Next, the reducing efficacies of BET-16 assemblies with NaBH4 towards the substrate 1 was investigated. The reaction yield marked a striking improvement from ca. 27.5 ± 4% (for ARG-16) to ca. 60.5 ± 11% in 12 h at pH 10, reinforcing the importance of supercharged amyloid surfaces exposed with quaternary ammonium residues for the efficient reduction of simple esters in aqueous milieu (Fig. 3a, Supplementary Fig. 2325, 41). The time-dependent product generation for BET-16 assemblies showed a similar trend as observed for ARG-16 assemblies (see Supplementary Fig. 24, 25 for detailed kinetic analysis). To get further insights, the Coulombic interaction between the negatively charged cofactors (BH4- ion) with cationic BET-16 assemblies was examined. We anticipated that the electrostatic interactions between exposed quaternary ammonium residues with the anionic BH4- ions would be much higher for BET-16 and hence with the same cofactor concentration, the reduction of surface potential would be expectedly more pronounced for BET-16 in comparison to arginine (conjugated acid form) exposed ARG-16 nanotubes. Indeed, upon gradual addition of NaBH4 to BET-16, the zeta potential values of the nanostructures were significantly reduced. In contrast, the surface potential for ARG-16 was lowered to 25 ± 6 mV at 10 mM of cofactor concentration, indicating greater cofactor binding potential of BET-16 (Fig. 3g). Notably, upon increasing the concentration of NaBH4 to 30 mM, the zeta potential (1.4 ± 0.43 mV, Supplementary Fig. 26) and product yield of ARG-16 reached a similar value (ca. 57.7 ± 0.2%, Supplementary Fig. 27) as observed for BET-16. At lower cofactor concentration (5 mM), the product yield was further reduced to 12.5 ± 3% (Supplementary Fig. 27). These results indeed suggested that the cofactor localization ensured a hydride-rich amyloid surface for the efficient ester reduction. The reduction by BET-16 assemblies displayed maximum yield at pH 10, suggesting the optimal condition for activating the weak hydride transfer agent (NaBH4, Supplementary Fig. 28, no reduction was observed at physiological pH, Supplementary Fig. 29)42. 11B NMR spectroscopy was performed to examine the stability of the cofactor NaBH4 in presence of BET-16 (Fig. 3h). NaBH4 was incubated with the BET-16 assemblies for 1.5 h and was subsequently centrifuged to obtain the cofactor bound peptide pellet. The supernatant was discarded to remove unbound NaBH4. Subsequently,11B NMR spectra of the borohydride-bound redispersed peptide pellet was recorded. The 11B peak at −41.5 ppm of the borohydride in the redispersed pellet matched with the 11B peak of free NaBH4. This supported the presence of cofactor NaBH4 and also its stability on the BET-16 assemblies46. In addition, energy dispersive X-ray spectra (SEM-EDS) of NaBH4 bound BET-16 assemblies in a scanning electron microscope was performed which showed the presence of element boron (B) on the BET-16 assemblies suggesting the effective co-localization of the cofactor on the peptide surfaces (see Method section for the experimental details, Supplementary Fig. 30). Further, to gain more insight into the effect of bound cofactor on the product conversions, NaBH4 was incubated with the BET-16 assemblies for 30 min followed by centrifugation. The pellet was redispersed in water to obtain the preformed complex of cofactor-bound peptide assemblies. The reaction of this preformed complex with 1 resulted in a slight decline in the product yield (52.1 ± 6.5%) in 12 h, presumably due to the fact that the unbound excess NaBH4 in solution drove the equilibrium towards a hydride-rich amyloid surface (Supplementary Fig. 31). In presence of the biological cofactor NADH, BET-16 assemblies, however, failed to reduce 1. This result indicated that in comparison to NaBH4, the significantly larger NADH cofactor with sugar and nucleobase moieties was presumably unable to bind to the surface in a productive conformation required for reduction (Fig. 3a, Supplementary Fig. 32). For controls, the 16th residue (arginine) was mutated with lysine and histidine generating the sequences Ac-16KLVFFA22L (LYS-16) and Ac-16HLVFFA22L (HIS-16) which formed identical nanotubular morphologies with similar diameters (Supplementary Fig. 33). These assemblies were expected to be close to neutral at the alkaline reaction medium (lysine with pKa of ca. 10.5 and histidine with ca. 6.5). The reaction yields were found to be modest 7.5 ± 3% and 4.3 ± 2% for LYS-16 and HIS-16, respectively at pH 10, which were likely due to the lack of highly cationic surfaces as present in BET-16 microphases (Fig. 3a, Supplementary Fig. 34). At pH 9.5, LYS-16 showed almost ca. 2-fold higher product conversion (ca. 14.9 ± 5.2%, Supplementary Fig. 8) than at pH 10 which could be due to the presence of higher cationic charges on the surfaces of LYS-16 assemblies at pH 9.5. HIS-16 showed almost similar yield at pH 9.5 compared to pH 10, possibly due to the neutral condition of the assemblies in this pH regime (3.9 ± 2.2%, Supplementary Fig. 8). For further insight into the role of hydrophobic cross-β grooves of amyloid nanostructures, BET-16 was treated with HFIP to disassemble the peptide nanotubes (Supplementary Fig. 35a). Notably, the reaction yield for disassembled BET-16 plummeted to only 5.1 ± 2% (Fig. 3a, Supplementary Fig. 35b). Further, due to treatment with Na2SO4 (known for bundling capabilities towards nanotubular structures)44, bundled BET-16 resulted in marginal product formation (7.2 ± 3%) that could be attributed to the reduced availability of the binding surfaces (Fig. 3a, Supplementary Fig. 36). In absence of the cofactor NaBH4, no product generation could be observed by BET-16 (Fig. 3a, Supplementary Fig. 37). In addition, BET-16 showed an order of magnitude higher (ca. 12-fold) product yield compared to the previously reported cationic micellar aggregates of cetyltrimethylammonium bromide (CTAB) (ca. 5.2 ± 3% yield, Supplementary Fig. 38)14,15. Furthermore, by changing the counterion of borohydride to use tetrabutylammonium borohydride (TBAB), the product yield (ca. 7.6 ± 3.2%) was ca. 8-fold lower than the BET-16 system, thus underpinning the high efficacies of short peptide-based assemblies in the activation of weak hydride transfer reagents towards water-mediated ester reduction (Supplementary Fig. 38).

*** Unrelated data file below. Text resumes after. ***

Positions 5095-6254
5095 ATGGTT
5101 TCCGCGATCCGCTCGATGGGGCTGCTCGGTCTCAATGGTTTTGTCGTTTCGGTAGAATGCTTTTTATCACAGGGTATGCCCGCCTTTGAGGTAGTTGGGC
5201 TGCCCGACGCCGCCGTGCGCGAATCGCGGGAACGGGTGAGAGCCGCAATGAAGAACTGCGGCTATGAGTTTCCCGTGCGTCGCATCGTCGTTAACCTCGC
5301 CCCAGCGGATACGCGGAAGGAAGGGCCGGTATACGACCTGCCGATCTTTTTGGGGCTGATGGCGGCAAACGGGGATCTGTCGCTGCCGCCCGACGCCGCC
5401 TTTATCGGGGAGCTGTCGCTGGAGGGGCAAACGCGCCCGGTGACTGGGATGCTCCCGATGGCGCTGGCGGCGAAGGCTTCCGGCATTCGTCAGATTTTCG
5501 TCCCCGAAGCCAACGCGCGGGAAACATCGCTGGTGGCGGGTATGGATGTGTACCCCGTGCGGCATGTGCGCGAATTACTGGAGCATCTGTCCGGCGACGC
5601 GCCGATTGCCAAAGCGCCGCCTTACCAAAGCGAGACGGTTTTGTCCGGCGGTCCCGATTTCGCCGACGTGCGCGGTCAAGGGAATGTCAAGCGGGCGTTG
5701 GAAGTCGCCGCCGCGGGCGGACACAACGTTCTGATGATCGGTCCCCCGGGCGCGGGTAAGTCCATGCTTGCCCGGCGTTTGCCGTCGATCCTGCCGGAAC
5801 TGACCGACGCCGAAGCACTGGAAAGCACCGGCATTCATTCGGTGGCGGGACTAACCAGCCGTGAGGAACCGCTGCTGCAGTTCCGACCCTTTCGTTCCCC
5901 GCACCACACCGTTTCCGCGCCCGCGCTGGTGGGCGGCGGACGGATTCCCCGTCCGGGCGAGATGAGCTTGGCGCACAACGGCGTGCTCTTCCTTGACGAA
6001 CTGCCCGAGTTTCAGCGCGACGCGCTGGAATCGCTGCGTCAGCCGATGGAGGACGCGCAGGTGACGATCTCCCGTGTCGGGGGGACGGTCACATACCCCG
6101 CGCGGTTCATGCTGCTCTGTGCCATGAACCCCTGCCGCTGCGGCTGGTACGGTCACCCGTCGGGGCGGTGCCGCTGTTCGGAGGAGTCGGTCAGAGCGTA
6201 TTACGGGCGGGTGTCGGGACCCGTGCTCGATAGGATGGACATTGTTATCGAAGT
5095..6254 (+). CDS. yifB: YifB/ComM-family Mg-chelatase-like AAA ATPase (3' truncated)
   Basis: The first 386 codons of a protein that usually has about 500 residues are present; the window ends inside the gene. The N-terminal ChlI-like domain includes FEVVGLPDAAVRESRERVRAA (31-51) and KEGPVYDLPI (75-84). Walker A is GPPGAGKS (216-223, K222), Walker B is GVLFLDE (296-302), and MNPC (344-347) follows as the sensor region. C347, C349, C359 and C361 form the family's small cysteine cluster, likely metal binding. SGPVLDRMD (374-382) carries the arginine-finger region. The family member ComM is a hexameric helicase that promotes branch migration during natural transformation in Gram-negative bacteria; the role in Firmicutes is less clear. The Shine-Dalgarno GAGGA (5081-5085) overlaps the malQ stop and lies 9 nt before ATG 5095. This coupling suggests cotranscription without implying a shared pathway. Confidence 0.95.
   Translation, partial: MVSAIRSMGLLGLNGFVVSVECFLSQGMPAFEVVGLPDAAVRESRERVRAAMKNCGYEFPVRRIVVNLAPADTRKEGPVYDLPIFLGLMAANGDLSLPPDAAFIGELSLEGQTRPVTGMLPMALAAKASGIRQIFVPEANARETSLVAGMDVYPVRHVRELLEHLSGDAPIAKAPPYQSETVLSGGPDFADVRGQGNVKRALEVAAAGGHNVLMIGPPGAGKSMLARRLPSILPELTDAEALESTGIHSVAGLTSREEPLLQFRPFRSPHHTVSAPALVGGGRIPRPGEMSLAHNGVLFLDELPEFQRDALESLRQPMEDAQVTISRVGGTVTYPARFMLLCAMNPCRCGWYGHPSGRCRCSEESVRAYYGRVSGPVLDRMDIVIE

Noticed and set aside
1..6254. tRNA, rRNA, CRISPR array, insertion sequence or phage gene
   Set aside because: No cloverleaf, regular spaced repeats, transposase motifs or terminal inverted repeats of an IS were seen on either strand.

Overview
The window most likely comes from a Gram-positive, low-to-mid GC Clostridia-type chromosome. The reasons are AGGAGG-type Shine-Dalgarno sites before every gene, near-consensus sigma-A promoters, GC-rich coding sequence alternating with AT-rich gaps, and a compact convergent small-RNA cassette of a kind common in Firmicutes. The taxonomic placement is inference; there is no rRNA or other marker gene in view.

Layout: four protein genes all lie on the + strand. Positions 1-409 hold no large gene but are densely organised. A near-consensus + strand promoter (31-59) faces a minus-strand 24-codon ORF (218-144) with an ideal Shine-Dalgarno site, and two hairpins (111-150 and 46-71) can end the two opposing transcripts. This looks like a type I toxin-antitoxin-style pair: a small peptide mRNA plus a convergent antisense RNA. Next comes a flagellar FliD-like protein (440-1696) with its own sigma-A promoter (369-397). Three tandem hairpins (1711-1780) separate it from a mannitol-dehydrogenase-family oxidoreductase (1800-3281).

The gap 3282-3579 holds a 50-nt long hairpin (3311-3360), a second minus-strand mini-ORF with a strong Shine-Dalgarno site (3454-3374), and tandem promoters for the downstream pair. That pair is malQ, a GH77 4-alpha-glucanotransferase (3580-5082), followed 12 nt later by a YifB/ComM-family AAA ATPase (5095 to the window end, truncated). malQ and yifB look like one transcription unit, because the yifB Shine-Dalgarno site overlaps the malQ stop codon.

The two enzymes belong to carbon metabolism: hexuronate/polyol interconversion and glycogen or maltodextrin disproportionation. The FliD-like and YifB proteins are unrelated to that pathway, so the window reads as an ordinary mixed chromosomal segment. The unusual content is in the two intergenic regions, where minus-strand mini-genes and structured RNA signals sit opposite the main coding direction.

Reusability and substrate selectivity